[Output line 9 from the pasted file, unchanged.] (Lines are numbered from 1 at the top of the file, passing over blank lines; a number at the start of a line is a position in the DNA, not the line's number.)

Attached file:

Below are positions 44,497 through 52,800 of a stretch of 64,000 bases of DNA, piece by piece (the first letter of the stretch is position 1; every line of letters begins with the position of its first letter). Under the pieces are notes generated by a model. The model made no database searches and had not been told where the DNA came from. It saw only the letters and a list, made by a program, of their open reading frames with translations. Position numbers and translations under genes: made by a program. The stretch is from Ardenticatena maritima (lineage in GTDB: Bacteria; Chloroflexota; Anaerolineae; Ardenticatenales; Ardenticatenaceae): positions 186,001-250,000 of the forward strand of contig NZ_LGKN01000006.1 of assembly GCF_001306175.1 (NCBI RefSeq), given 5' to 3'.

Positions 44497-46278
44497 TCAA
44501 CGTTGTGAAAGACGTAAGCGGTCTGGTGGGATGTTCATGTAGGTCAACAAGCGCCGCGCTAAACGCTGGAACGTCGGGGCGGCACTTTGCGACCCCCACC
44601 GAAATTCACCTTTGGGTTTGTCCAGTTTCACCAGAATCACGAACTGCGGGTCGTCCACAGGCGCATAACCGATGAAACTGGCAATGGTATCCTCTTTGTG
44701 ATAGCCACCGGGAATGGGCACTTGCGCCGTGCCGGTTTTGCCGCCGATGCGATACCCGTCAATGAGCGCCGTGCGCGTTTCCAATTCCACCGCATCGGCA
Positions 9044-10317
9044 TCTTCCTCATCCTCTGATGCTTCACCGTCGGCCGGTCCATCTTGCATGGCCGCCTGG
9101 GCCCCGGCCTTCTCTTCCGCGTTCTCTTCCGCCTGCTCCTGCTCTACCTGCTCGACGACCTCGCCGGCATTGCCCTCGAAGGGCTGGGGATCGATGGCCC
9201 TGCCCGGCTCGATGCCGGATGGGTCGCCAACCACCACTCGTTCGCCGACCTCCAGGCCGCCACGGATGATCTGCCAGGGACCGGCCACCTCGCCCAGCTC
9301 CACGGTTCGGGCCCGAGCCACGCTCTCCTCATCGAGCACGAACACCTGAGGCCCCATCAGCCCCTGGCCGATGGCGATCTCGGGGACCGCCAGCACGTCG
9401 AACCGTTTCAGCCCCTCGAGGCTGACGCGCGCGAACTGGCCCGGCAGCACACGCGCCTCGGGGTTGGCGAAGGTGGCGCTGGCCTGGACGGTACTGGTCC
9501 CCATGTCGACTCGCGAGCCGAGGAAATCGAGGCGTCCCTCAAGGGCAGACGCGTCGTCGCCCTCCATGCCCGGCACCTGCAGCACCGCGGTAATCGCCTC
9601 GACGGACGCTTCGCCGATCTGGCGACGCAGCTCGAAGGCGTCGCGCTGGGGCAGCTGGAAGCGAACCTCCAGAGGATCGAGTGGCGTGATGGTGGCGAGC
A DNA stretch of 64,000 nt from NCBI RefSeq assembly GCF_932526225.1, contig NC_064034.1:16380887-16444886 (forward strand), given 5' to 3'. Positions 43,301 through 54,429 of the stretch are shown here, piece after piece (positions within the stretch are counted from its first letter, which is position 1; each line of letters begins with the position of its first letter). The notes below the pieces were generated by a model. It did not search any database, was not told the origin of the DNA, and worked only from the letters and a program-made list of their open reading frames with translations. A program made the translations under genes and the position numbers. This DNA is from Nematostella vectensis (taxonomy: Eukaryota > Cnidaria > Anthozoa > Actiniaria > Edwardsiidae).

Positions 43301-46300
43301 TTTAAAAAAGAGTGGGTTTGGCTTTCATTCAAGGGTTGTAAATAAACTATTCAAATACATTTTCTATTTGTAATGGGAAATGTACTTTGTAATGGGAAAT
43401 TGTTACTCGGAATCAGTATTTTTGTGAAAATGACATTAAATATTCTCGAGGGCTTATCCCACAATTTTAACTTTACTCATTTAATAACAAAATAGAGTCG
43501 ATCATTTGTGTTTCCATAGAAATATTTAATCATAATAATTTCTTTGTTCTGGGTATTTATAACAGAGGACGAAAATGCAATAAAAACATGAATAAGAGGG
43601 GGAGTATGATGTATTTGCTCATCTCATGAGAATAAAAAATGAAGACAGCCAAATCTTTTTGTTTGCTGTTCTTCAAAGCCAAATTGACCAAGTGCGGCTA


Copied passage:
9101 GCCCCGGCCTTCTCTTCCGCGTTCTCTTCCGCCTGCTCCTGCTCTACCTGCTCGACGACCTCGCCGGCATTGCCCTCGAAGGGCTGGGGATCGATGGCCC